Sunday, September 30, 2012

Olympic bronze medalist learned life lessons in ring

From Friday's Briefing:

Marlen Esparza has devoted half of her life to boxing.
Her deter- mination has paid off. She’s rarely lost a bout to an American opponent. She won a bronze medal in the 2006 world championships and gold in the 2008 Pan American Games. This summer in London she won the bronze medal in women’s flyweight boxing.
Now the 23-year-old Pasadena, Texas, native is adjusting to post-Olympics life — as a spokeswoman, volunteer, sought-after speaker, CoverGirl model and more.
Esparza will be in Dallas on Monday to speak to a student group at Southern Methodist University. We visited by phone this week. Here are excerpts from our conversation.
You were struggling with some discipline issues at school when you took up boxing. How did boxing help you change your attitude?
I was really young. I was 11. I had a bad attitude. I thought I was always right, always in charge.
Boxing really made me grow up quickly. It gave me a lot of discipline. I realized I can’t be a kid forever. I grew up really fast, putting up with other boxers and trainers.
You chose to delay college, instead focusing on your boxing career. How did you make that decision?
It was difficult. I thought I’d go to school and box at the same time. But it wasn’t the way I’d planned it. Instead, I had to take online classes. I was training, boxing, leaving the country. I had to completely stop. I didn’t have time or energy to do school anymore.
But you have plans to return to college?
I’m going to start in January, probably at the University of Houston, and work my way from there.
You chose an unusual path. How supportive were your parents at first?
My dad had to be convinced to let me in the gym. Then he was supportive. My mom just kind of stayed out of it. She didn’t give me a hard time or my dad a hard time.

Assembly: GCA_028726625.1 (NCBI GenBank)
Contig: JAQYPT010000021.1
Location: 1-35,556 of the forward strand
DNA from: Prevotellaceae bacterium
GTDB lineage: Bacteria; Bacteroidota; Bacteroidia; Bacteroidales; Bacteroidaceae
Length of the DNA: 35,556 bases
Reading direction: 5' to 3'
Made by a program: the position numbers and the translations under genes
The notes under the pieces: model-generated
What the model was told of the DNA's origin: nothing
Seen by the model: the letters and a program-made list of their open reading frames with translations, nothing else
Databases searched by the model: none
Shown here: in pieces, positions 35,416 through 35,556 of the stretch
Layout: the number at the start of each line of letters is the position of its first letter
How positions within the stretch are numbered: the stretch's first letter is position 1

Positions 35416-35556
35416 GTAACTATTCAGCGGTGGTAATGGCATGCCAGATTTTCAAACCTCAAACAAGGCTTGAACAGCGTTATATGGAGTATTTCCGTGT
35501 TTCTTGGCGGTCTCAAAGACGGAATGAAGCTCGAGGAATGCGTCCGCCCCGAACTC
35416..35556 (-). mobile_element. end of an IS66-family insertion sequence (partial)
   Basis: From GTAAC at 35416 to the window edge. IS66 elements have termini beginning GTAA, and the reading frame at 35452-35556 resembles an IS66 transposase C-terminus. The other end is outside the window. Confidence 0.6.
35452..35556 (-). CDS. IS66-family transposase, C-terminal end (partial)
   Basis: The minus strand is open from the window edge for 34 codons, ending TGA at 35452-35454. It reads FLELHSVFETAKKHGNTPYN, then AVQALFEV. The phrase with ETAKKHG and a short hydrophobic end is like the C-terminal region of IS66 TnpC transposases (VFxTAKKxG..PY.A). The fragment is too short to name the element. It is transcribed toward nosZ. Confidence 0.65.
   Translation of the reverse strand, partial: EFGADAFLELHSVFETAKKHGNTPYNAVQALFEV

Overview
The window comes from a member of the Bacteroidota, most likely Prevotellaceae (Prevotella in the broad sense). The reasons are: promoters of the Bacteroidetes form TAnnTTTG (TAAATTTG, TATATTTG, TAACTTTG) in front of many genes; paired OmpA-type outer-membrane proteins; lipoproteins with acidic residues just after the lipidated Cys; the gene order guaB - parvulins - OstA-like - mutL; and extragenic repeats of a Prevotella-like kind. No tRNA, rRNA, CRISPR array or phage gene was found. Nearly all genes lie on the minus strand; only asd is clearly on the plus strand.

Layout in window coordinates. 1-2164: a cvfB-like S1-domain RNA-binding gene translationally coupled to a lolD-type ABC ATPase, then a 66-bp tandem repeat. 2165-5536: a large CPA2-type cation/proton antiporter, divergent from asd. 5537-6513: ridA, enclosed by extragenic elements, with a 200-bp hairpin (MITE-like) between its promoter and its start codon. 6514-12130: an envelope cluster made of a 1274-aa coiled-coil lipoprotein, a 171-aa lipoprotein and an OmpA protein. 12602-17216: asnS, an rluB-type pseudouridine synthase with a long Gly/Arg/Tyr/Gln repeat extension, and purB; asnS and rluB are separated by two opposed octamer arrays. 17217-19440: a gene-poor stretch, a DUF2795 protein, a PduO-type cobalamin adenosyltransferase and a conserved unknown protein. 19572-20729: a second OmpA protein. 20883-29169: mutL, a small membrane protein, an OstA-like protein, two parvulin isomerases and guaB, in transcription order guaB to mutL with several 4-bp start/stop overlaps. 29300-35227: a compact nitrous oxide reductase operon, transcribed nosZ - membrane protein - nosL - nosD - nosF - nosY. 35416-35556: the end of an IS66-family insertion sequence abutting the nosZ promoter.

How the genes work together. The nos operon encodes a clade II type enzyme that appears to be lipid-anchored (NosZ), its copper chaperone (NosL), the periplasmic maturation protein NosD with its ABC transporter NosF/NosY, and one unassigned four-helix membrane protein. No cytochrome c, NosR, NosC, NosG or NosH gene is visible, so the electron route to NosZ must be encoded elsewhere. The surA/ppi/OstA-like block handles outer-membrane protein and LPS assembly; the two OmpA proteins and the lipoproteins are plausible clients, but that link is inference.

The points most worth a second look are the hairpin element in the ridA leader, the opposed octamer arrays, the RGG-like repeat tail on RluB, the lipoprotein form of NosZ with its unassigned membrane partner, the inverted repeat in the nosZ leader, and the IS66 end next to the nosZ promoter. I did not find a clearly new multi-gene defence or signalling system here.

The toughest thing was my dad letting me in the gym. I was asking him from when I was 8 or 9. He was taking my brothers all the time. Eventually, my older brother didn’t want to box. I got to go.
What advice do you have for young women who want to pursue something out of the ordinary?
My advice to any young girl is there’s no such thing as ordinary or unordinary. You can’t let anybody tell you that it’s right or working. They’ll eventually see your vision. You don’t have to get anyone’s permission to live your life the way you want to live it.
What sort of skills and lessons from the boxing world do you plan to take with you college?
Not every day is going to be an easy day. It takes a lot of effort and a lot of hard work. I know there are going to be days when I’m doubting myself. It all plays a role and it’s natural and normal. I’m going to accept that that’s the journey.
Will you continue to box?
I’m going to go to [the Olympics in] 2016 and get a gold medal. I didn’t think I was going to … but I’ve been blessed with a lot of things, and getting the bronze fueled me up when I was running on empty. I definitely want to try 2016. It was a complete trial run to get to the Olympics. Now I know what it’s going to take. It’s going to be a lot easier.
Do you feel like you’ve lived a full life for a 23-year-old?
I’ve traveled, been to other countries. I know how to get through life. There’s a lot of things I’ve missed out on, too, like going to the zoo or carnivals. But I’ve done a lot more than most my age. I’m grateful for it.
Tyra Damm is a Briefing columnist. Email her at

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